We are, of course, supposed to believe the “pro-life” people when they claim to be “pro-life” or else we are big meanies and hateful commies. But then the “pro-life” folks in Tennessee start declaring that some babies shouldn’t get birth certificates and some mothers shouldn’t have access to pre-natal care and some babies shouldn’t even really fall under the 14th Amendment, and you start to realize, this really isn’t about being “pro-life” at all.
But he is not pro-life. His stance towards babies he doesn’t like is proof.
What he is is anti-choice. He doesn’t believe you should have the choice to abort a pregnancy and he doesn’t believe other women should have the choice to have children. He believes the state should decide which women are allowed to have children and which aren’t.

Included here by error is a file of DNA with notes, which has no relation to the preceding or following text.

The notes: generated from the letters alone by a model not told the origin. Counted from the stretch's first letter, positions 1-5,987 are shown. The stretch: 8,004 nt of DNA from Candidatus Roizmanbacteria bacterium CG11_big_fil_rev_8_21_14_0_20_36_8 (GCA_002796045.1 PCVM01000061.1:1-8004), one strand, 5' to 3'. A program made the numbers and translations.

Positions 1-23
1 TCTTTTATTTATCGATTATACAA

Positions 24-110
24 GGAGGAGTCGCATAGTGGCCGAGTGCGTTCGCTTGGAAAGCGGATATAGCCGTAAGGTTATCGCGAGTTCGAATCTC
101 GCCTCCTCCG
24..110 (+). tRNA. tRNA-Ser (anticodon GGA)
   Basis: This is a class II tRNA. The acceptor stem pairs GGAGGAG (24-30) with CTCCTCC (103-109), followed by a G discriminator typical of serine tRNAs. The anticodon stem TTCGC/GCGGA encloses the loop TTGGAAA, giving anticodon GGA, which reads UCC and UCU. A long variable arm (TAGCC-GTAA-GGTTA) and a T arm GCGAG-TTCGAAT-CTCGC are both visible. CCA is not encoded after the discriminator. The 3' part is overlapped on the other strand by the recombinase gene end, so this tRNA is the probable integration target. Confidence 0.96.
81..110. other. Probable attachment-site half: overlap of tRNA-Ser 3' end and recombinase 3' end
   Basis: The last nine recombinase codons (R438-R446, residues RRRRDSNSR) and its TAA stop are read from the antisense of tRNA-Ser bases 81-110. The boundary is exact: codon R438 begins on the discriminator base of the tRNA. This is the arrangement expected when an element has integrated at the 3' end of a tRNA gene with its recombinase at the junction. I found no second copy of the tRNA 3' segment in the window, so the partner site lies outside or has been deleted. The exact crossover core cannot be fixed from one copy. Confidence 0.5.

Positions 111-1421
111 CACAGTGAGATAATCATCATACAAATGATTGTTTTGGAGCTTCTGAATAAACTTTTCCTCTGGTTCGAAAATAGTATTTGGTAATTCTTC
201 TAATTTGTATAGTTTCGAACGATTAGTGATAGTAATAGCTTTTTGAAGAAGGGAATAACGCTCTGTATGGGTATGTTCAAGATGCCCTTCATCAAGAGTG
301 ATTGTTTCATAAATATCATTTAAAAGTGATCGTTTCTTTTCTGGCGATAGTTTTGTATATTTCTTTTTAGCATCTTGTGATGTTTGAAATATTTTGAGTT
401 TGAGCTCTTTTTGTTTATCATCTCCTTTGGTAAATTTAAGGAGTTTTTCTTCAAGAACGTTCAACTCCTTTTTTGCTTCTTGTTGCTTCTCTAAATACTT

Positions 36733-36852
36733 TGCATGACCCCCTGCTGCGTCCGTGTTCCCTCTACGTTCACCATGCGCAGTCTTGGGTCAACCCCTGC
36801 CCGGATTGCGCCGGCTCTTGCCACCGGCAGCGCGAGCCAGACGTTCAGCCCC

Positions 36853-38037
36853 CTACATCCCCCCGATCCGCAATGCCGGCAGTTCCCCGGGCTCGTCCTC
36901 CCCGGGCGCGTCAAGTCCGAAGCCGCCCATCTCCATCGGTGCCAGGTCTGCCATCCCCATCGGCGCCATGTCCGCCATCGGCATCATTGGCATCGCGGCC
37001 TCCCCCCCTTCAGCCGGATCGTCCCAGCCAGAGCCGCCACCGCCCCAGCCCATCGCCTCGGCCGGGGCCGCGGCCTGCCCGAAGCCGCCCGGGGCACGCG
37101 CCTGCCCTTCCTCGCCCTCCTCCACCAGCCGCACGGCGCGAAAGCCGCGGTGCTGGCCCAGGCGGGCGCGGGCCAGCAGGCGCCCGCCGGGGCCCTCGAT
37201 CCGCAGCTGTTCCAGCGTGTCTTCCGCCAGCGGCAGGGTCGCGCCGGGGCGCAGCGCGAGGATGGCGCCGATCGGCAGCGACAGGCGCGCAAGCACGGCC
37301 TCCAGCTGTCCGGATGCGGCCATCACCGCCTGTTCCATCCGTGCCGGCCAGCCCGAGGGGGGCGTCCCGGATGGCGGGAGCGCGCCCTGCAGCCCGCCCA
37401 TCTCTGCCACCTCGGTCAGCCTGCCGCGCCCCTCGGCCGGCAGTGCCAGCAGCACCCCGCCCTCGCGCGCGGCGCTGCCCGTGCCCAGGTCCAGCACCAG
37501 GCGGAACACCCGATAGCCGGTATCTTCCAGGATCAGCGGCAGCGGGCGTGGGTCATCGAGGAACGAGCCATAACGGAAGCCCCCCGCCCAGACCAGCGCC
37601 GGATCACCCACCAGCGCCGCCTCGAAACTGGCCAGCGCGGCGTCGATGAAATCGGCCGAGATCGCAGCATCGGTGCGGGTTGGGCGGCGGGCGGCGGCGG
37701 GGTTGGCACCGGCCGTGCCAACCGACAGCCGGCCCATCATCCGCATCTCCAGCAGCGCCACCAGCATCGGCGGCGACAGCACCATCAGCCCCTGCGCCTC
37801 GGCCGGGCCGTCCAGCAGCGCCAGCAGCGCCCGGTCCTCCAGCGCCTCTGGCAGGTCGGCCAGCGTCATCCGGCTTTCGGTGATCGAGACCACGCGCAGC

He can say what he wants, but that’s the only thing that makes sense of his position of denying birth certificates and health care to some babies.
He’s a eugenicist. He wants more babies of the “right” kind and fewer babies of the “wrong” kind and he’s willing to use the weight of the state to make that happen.
And he’s not alone.
Edited to add: I also have to say that this–“Todd later told the AP he probably should have used the phrase ‘anchor baby’ instead.”–doesn’t even make any sense. “They can go out there like [anchor babies] and multiply then, I guess” is what he thinks he should have said? It’s laughable on its face. Dude’s an asshole. One wonders how he’d like it if his family was compared to disease carrying vermin. And don’t even get me started on the historical context of this kind of nonsense.
But it makes sense of why “pro-life” doesn’t apply to brown baby citizens, doesn’t it? Todd and Campfield can’t quite see them as human.
Edited one last time for added snark: I can’t wait to see how Oatney tries to spin this into proving what a great humanitarian Campfield is.